Practicum student Vishesh visited us for 2 months, here is what he has to stay about his stay:
My name is Vishesh Kashyap and I am currently a final year undergraduate student of Mechanical Engineering at Delhi Technological University, Delhi, India. I visited the University of New South Wales, Sydney in June-July 2019 as a Research Practicum Student under the supervision of Dr. Susann Beier.
My time at Sydney was also my first solo visit abroad, which made it all the more unique in nature. Before visiting, I had approached the UNSW Practicum Office for assistance regarding accommodation, and had been able to select a place to stay at a walking distance from the University. I lived at a homestay with a really helpful and perpetually available Australian family. My hosts loved cooking, and provided me with breakfast and dinner; what made it all the more special was that I got have Indian food twice a week!
Sydney is a beautiful city in all regards, and well-connected by public transport. I planned my weekends in order to be able to savour as much of it as possible; as it turned out, I had enough time to see sites in the city as well as far beyond its bounds. While markets and locales closing before sundown is something unheard of in my city, it did give me time to rest or make multiple visits to Circular Quay or Darling Harbour. Both Sydney’s architecture and the multiple natural sites in and around it are hard to get used to - they awe one equally every time
On my first day at UNSW, we had a short orientation at the International Office, where were acquainted with regulations and allotted our zIDs. Once I had had my ID card made and figured my way around campus, I was able to report to the School of Mechanical and Manufacturing Engineering, my place of work.
Conducting research at UNSW was a clear step above all the work I had done until then, particularly in terms of the computational infrastructure and resources I was provided access to within the first week of my joining. This, coupled with a mentor who was always there to help, aided me in hitting the ground running and beginning my project in full earnest within a couple of weeks.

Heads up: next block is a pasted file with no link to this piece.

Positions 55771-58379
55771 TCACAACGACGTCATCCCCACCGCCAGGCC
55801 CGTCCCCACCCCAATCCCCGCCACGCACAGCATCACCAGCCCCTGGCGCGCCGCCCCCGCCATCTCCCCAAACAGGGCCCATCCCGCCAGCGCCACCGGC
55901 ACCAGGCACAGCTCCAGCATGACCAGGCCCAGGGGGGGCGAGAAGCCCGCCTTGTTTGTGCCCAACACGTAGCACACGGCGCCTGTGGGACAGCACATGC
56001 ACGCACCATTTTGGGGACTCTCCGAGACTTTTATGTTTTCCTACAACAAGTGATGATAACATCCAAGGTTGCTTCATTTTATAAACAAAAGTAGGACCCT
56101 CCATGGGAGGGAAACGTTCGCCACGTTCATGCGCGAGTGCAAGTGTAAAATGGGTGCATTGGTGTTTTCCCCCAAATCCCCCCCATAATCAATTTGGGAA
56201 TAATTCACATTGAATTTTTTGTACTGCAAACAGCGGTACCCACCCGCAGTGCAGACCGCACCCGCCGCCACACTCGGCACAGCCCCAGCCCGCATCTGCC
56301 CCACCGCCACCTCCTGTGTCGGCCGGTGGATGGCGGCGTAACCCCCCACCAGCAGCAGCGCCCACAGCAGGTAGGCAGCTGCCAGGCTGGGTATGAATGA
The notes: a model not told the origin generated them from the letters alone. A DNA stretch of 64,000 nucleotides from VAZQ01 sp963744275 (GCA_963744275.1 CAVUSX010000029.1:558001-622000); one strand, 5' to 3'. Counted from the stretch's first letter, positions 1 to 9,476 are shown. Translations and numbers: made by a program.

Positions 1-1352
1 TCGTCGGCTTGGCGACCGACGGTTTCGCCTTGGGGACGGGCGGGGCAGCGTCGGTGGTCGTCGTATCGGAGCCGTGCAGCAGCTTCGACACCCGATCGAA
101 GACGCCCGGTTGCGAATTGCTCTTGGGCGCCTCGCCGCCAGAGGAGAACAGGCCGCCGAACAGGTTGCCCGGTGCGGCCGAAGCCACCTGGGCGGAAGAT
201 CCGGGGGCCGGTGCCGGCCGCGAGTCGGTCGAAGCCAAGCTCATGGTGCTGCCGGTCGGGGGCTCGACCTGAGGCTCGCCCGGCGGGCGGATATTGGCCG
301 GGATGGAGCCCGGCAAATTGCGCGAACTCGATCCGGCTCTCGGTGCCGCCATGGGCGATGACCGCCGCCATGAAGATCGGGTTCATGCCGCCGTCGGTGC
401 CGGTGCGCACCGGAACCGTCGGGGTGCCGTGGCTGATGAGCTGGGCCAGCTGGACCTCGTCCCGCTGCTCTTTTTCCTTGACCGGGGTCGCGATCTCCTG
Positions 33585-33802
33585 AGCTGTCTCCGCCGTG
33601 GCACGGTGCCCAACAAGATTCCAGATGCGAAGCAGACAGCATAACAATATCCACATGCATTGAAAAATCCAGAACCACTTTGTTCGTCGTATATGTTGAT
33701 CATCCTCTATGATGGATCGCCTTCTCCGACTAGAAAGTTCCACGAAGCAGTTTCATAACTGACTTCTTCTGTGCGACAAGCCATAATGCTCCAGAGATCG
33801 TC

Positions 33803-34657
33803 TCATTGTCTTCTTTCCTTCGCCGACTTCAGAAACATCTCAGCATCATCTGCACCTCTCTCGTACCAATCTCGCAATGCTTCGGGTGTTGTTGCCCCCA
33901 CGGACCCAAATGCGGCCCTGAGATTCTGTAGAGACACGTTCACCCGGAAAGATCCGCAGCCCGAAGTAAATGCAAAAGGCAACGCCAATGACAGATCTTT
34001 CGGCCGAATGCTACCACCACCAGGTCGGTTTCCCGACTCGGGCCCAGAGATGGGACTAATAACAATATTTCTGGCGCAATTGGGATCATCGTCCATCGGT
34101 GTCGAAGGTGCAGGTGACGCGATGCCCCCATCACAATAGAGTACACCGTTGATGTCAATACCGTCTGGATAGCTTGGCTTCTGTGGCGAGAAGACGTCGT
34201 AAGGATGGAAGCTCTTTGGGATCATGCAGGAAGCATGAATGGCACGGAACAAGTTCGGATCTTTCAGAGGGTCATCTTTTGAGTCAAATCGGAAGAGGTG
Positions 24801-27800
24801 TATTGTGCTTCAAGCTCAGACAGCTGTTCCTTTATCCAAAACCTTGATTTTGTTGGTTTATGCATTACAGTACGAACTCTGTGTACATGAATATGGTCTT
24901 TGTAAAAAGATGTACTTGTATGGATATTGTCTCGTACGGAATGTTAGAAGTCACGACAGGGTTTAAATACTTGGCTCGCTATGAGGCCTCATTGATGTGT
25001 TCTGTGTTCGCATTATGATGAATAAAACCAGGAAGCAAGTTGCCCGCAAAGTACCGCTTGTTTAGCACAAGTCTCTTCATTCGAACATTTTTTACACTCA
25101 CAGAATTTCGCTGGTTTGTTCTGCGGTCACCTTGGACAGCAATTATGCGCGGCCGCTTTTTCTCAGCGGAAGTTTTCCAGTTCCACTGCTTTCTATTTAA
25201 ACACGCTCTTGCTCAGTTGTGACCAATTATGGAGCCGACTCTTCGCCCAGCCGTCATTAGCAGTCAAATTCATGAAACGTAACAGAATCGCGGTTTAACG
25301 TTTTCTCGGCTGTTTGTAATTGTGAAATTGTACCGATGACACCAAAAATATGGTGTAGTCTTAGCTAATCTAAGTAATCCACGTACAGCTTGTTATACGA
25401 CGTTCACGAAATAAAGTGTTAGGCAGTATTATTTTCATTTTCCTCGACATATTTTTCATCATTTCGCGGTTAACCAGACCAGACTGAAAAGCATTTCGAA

The environment at UNSW, especially where I was set up, was very conducive to carrying out research with focus. I could come in early, work till late or even carry out my computational work remotely, and was hence able to stay ahead of schedule and meet my project objectives duly. For every problem I had along the way, solutions were readily available, and it was never long before work could be continued normally. New ideas pitched by me were given due consideration, discussed and implemented swiftly; this allowed for the addition of new aspects and greater details to the projects I was a part of.
My time at UNSW was a period of great learning for me, chiefly in the methodology and procedure of research. I was encouraged to work independently and provided with all the resources to do so. Our group had a meeting every Tuesday evening, in which members would appraise Dr. Beier with updates on their respective projects, clarify doubts and chart the way forward. This acquainted us with the procedures being followed by other members, and helped us come up with new ideas of our own. Another major learning was the importance of documenting results, and how helpful the correct method of doing so can be in assessing and analyzing one’s work. All these were combined with extremely interesting additions in scientific knowledge; working at the interface of mechanical engineering and medical science, there wasn’t a single day when I didn’t learn something new.
By the end of my stay, I was able to learn about topics and methods that will be integral to any research I may be a part of now. The projects I was able to contribute to helped add a new dimension to my knowledge, and I’m sure this has been an important stepping stone in my future academic aspirations.